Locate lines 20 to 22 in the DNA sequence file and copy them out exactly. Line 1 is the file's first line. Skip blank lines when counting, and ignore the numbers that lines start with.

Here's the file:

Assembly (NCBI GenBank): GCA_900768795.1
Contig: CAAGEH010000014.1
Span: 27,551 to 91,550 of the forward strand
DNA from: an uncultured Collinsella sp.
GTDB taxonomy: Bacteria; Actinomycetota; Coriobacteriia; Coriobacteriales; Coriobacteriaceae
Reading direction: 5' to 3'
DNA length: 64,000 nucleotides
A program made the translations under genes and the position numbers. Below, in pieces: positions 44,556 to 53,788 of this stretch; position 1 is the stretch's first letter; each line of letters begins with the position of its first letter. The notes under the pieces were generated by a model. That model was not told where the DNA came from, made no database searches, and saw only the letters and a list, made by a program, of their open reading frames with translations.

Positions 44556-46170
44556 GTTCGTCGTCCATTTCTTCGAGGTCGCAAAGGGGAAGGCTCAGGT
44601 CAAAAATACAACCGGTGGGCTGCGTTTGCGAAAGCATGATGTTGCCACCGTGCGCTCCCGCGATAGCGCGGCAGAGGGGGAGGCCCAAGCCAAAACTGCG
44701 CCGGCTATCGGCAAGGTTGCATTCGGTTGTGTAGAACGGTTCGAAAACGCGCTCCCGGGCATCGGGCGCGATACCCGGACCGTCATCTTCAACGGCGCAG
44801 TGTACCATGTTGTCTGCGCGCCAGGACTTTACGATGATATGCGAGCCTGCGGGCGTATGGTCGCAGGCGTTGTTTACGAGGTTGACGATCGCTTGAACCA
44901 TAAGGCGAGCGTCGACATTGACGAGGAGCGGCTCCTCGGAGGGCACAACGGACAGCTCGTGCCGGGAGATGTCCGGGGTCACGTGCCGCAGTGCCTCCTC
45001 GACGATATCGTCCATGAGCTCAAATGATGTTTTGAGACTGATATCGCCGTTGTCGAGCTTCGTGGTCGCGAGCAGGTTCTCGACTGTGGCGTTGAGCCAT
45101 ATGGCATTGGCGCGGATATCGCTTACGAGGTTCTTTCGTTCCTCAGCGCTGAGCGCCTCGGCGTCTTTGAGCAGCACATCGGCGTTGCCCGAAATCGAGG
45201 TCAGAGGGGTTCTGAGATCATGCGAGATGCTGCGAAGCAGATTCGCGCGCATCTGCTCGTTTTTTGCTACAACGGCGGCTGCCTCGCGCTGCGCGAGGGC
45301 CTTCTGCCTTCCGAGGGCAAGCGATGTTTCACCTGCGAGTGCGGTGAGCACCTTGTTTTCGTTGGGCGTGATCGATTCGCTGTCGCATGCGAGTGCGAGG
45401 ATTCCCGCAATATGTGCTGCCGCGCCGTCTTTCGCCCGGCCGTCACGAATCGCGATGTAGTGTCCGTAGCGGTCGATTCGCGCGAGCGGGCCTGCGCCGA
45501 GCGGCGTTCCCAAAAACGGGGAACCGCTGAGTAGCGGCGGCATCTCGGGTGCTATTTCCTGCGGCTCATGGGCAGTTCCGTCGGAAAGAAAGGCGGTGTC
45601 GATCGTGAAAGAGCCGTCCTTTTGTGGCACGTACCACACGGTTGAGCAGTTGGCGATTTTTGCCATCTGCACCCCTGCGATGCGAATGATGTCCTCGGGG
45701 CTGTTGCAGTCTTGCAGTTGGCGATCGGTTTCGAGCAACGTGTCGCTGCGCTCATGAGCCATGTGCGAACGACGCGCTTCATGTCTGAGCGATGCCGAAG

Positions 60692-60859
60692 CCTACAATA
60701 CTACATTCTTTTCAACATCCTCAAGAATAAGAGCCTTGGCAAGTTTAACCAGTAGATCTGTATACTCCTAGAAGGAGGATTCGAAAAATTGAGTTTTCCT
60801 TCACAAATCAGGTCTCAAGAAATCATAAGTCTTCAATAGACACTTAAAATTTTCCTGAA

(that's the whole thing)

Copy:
45501 GCGGCGTTCCCAAAAACGGGGAACCGCTGAGTAGCGGCGGCATCTCGGGTGCTATTTCCTGCGGCTCATGGGCAGTTCCGTCGGAAAGAAAGGCGGTGTC
45601 GATCGTGAAAGAGCCGTCCTTTTGTGGCACGTACCACACGGTTGAGCAGTTGGCGATTTTTGCCATCTGCACCCCTGCGATGCGAATGATGTCCTCGGGG
45701 CTGTTGCAGTCTTGCAGTTGGCGATCGGTTTCGAGCAACGTGTCGCTGCGCTCATGAGCCATGTGCGAACGACGCGCTTCATGTCTGAGCGATGCCGAAG